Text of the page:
Stanley Fish on the Tufts Case Involving Blasphemous Speech and Harshly Anti-Affirmative-Action Speech:

From the Tufts Daily:

When distinguishing offensive from harassing content, some experts brought up the Hustler Magazine v. Falwell case. In this 1988 Supreme Court decision, prominent evangelist Jerry Falwell sued the racy Hustler magazine for running a parody liquor ad about him having drunken sex with his mother in an outhouse. Falwell sued for libel and intentional infliction of emotional distress, but the Court ruled 8-0 in the magazine's favor, upholding its right to publish the parody.

"The Falwell case makes the point that satire, joking and caricature are part of the free flow of ideas in a democratic society," said Stanley Fish, who writes the "Think Again" blog for the New York Times on education, politics and society. He is a professor of law at Miami's Florida International University and dean emeritus of the College of Liberal Arts and Sciences at the University of Illinois at Chicago.

"Presumably, some people in the university who are members of minority groups would have felt insulted," he said of responses to the Source articles. "But being insulted doesn't mean you have any legal redress against those who have offended you."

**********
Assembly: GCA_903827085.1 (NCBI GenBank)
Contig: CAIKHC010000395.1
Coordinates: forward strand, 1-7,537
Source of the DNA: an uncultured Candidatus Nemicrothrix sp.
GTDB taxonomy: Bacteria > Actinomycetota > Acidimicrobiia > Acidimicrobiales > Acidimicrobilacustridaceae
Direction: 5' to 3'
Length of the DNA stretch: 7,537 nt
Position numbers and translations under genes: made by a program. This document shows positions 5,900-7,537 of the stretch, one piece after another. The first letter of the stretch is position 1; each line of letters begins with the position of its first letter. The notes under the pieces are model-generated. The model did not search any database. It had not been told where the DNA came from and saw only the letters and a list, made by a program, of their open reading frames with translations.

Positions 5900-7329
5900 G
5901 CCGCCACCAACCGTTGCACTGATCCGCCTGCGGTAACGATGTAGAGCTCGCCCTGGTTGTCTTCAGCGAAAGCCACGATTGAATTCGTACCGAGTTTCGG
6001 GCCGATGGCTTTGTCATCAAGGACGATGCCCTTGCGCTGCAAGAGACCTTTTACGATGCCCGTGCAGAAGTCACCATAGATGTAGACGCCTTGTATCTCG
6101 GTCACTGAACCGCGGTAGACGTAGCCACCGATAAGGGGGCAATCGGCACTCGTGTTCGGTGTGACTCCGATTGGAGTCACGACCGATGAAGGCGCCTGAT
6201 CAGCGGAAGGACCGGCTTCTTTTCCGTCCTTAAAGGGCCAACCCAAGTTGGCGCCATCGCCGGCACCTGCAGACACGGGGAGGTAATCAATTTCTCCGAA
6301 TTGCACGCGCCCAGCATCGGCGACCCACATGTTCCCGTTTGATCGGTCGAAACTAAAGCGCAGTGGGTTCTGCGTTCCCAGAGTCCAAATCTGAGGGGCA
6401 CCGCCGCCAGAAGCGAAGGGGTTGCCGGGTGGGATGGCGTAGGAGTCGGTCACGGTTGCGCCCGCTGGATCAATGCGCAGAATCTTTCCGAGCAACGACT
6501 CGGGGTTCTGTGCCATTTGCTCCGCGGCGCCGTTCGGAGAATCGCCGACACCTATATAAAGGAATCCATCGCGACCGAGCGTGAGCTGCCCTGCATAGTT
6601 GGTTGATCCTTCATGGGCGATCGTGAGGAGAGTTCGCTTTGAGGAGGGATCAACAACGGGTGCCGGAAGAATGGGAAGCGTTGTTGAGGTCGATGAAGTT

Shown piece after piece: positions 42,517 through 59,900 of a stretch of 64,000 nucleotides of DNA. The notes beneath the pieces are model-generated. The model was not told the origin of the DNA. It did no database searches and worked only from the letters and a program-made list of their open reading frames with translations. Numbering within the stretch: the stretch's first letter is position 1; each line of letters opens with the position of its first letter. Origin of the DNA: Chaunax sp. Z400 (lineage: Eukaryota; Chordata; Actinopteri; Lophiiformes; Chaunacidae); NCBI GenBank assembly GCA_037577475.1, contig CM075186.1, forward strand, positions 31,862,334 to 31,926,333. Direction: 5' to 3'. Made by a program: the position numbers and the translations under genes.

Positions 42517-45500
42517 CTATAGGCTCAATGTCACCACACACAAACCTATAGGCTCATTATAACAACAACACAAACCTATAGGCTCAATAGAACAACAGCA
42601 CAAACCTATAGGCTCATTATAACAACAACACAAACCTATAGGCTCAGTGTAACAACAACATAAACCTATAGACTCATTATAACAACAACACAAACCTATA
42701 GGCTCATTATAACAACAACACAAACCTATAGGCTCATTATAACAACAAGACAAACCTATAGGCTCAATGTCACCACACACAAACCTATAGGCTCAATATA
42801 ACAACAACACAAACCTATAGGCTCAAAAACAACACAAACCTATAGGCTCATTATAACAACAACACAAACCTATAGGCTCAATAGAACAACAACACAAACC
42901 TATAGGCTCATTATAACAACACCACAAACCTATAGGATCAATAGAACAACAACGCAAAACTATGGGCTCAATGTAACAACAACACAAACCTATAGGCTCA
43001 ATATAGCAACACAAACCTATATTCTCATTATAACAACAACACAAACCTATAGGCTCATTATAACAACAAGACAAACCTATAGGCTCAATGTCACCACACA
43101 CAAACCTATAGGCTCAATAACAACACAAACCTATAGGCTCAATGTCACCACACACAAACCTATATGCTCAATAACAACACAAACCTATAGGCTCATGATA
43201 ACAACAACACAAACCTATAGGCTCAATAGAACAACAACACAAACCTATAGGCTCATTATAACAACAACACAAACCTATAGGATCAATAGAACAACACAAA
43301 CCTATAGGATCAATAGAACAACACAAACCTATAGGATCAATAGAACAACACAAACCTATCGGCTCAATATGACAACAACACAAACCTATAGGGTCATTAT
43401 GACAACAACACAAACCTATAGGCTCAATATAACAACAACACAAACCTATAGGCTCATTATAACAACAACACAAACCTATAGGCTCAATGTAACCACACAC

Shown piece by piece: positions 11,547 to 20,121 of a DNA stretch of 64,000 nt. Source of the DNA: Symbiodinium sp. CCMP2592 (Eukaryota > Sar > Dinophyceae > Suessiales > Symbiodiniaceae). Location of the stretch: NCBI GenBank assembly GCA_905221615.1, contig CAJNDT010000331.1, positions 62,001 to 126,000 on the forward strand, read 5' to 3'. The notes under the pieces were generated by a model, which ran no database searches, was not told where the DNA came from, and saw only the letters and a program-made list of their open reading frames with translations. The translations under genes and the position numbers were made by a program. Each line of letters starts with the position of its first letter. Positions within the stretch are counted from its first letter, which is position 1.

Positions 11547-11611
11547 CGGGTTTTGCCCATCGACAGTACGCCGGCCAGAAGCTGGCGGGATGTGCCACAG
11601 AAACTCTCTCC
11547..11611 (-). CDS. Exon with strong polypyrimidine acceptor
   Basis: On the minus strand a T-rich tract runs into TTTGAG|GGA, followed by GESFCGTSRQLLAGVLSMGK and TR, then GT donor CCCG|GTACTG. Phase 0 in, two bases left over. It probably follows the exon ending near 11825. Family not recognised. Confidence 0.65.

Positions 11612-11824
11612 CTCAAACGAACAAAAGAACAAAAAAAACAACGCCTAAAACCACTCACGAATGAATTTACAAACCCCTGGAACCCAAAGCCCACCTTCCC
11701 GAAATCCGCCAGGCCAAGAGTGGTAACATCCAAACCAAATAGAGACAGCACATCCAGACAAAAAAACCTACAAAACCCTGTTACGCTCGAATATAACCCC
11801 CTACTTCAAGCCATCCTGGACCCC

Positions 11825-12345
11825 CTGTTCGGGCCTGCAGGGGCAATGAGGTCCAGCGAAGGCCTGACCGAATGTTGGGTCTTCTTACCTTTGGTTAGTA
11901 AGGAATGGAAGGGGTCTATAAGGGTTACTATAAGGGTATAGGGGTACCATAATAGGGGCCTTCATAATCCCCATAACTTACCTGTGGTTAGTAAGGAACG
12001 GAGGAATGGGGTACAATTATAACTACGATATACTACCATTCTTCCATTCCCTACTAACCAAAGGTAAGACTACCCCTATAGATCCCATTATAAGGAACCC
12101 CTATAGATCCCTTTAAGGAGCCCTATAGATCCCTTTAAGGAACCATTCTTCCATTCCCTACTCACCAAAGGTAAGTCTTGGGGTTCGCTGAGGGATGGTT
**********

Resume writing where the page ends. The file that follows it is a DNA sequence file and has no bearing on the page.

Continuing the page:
To this extent, he said that the administration should not have even denounced the carol, as it did immediately after its publication.

"They're saying, 'We're good hearted. We're good people. We're on the right side, even though by law we cannot penalize them,'" he said. "[But] the university is not in the business ... of policing the views or sentiments of its students. That's not what it's supposed to doing. It's supposed to be delivering instruction and equipping them with the analytical tools necessary to perform research."

I don't share Fish's view that the University shouldn't have denounced the anti-affirmative-action carol, which struck me as cruel, offensive, and exaggerated in a context where such exaggeration is rude. It seems to me quite proper that leading members of a community, such as university administrators, would speak up against such rudeness and in defense of those who were being insulted.

But I'm glad to hear that Fish is apparently criticizing the disciplinary action against the student newspaper. I'm not sure how this fits into Fish's complex views about free speech (see, for instance, the closing paragraphs of this interview). But I'm pleased to hear his current position (and his willingness to speak based on it), whether it is consistent with his past views or is a departure from those views.